That was going to come off completely charming or super creepy. She smiled but it was an uncertain smile. Somehow, he had to get her out of here and he only had a few minutes left to do it.
“Cindi, go ahead and help the young man. I’m back from my break.” Both Martin and Cindi turned toward the woman speaking. She was one of the full-time librarians, so technically, Cindi’s boss. Cindi opened her mouth to reply, but Martin beat her to it.
“Thanks. I appreciate it.”
Cindi stepped out from behind the front desk. “Come with me…”
“…Martin. My name’s Martin.”
“Right this way, please.” They walked out of the lobby and took an elevator up to the second floor where the special collections were kept. They turned away from the main stacks and down a hallway.
“Why did you ask for me? Did Carla put you up to this? Is it some sort of gag?”
“My roommate. Look, you seem like a nice enough guy, but I’m getting a little tired of her always trying to set me up with guys.”
The sound of running footsteps coming from the stairwell. A guy, a student bursts into the hall in a panic. “Don’t go back down there. There’s a crazy guy in the lobby shooting people with a rifle!”
Cindi ran to the nearest wall mounted phone, dialed 9 and then 911. Martin could hear what sounded like firecrackers faintly drift up the stairwell. It was just past 8:30 a.m.
Martin had done it, he’d saved her life. But why? Why wasn’t he sent to stop the gunman? Why save just one life?
Cindi got off the phone. “The cops are on their way. We need to hide in case the person comes up here.
Martin knew 37-year-old Edward Allaway, the library’s custodian, wouldn’t come up here. He knew Allaway would kill seven people and injure two others in the first-floor lobby and in the Instructional Media Center in the basement. He knew Allaway would leave and go to the hotel where his ex-wife worked in Anaheim, call the police and confess. He knew Allaway would be diagnosed as paranoid schizophrenic, and that the motivation for the shootings was that he thought pornographers were forcing his wife to appear in their movies.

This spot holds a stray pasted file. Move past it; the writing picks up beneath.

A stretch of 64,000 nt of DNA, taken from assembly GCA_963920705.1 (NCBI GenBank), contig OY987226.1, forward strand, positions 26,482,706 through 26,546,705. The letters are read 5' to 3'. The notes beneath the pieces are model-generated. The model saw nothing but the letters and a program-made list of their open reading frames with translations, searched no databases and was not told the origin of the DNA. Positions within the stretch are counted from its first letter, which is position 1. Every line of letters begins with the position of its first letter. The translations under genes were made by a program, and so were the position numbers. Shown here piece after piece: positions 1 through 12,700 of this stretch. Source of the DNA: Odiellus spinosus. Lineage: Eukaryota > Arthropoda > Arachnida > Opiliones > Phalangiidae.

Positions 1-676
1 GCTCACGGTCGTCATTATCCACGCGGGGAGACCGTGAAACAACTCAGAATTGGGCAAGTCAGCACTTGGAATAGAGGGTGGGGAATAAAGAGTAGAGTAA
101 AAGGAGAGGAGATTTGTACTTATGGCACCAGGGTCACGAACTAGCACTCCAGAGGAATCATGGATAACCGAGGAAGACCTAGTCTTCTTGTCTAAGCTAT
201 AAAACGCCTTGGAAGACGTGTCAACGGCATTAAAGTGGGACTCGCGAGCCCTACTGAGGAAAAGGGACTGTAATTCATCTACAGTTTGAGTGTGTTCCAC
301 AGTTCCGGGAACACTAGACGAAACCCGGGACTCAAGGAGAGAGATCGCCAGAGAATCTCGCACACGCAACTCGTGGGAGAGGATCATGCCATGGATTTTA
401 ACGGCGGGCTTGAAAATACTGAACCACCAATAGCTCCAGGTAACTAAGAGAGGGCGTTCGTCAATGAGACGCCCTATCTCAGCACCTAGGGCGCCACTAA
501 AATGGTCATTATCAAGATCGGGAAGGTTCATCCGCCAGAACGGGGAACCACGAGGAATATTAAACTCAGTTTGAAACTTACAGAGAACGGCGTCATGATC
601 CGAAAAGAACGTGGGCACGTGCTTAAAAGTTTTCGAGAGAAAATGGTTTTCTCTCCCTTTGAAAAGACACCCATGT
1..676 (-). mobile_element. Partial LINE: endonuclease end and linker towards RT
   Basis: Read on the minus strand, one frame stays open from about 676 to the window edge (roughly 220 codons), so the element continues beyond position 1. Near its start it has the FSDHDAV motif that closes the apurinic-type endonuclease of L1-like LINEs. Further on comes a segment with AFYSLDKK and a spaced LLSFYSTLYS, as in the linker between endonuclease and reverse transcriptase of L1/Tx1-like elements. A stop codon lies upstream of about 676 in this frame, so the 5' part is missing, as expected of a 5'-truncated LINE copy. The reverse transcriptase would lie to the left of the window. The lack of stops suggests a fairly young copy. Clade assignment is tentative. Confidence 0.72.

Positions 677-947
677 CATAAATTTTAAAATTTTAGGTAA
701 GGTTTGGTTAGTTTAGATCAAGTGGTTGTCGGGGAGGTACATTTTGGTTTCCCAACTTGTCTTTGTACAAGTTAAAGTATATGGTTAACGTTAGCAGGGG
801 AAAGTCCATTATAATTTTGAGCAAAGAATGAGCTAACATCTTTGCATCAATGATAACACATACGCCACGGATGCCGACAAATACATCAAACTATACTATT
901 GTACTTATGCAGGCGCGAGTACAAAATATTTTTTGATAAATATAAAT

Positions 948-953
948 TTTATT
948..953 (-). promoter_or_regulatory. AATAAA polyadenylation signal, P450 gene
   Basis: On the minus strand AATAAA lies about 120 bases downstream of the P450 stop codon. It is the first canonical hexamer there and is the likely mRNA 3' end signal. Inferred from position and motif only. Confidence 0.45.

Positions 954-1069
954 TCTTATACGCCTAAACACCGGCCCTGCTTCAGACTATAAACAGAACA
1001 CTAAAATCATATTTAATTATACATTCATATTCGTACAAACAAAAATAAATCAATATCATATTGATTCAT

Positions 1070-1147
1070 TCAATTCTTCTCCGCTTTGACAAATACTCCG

“Wait. What about everyone else up here? We can’t hide and not warn them.” Martin was playing his part as the good guy knowing that they were in no immediate danger.
“You’re right. I don’t know what I was thinking.”
The other kid said, “Hiding sounds good to me right now.” He proceeded down the hall, even though he wouldn’t be able to get into the locked archives.
Cindi and Martin informed everyone on the second floor what was happening and managed to keep them from panicking, particularly by telling them the police were on their way.
The rest went as he expected. The police and paramedics arrived after Allaway left. Police officers interviewed everyone present, including Martin, which was the reason he needed his phony ID. It showed he lived at his actual address in the future, but if they ever followed up on that here and now, he’d be gone, and they’d have a mystery and no answers.
He was sure Cindi would understand his sudden loss of interest in Philip K. Dick’s manuscripts. After the cops were through with them, she found him in the lobby about to leave.
“I know you didn’t mean to, but thanks for saving my life. If I’d been at the front desk instead of…instead of…”
The librarian who had taken over for Cindi had been shot twice in the chest. She died instantly.
“It’s okay. You’re alive and you’re safe.” He gently took her by the shoulders. “You should go home. You’ve been through a lot.”
“Rain check on special collections?” It was a weak joke. She tried to smile and sob at the same time. Maybe it was her way of showing gratitude, although from her point of view, she couldn’t possibly know that Martin had deliberately saved her life.
“Sure. Rain check.”
“Carla’s going to pick me up and take me home.” Not sure when I’ll be back here, if I’ll be back here.”
“Just be safe, Cindi.”
He looked at his watch. “I’ve got to go.”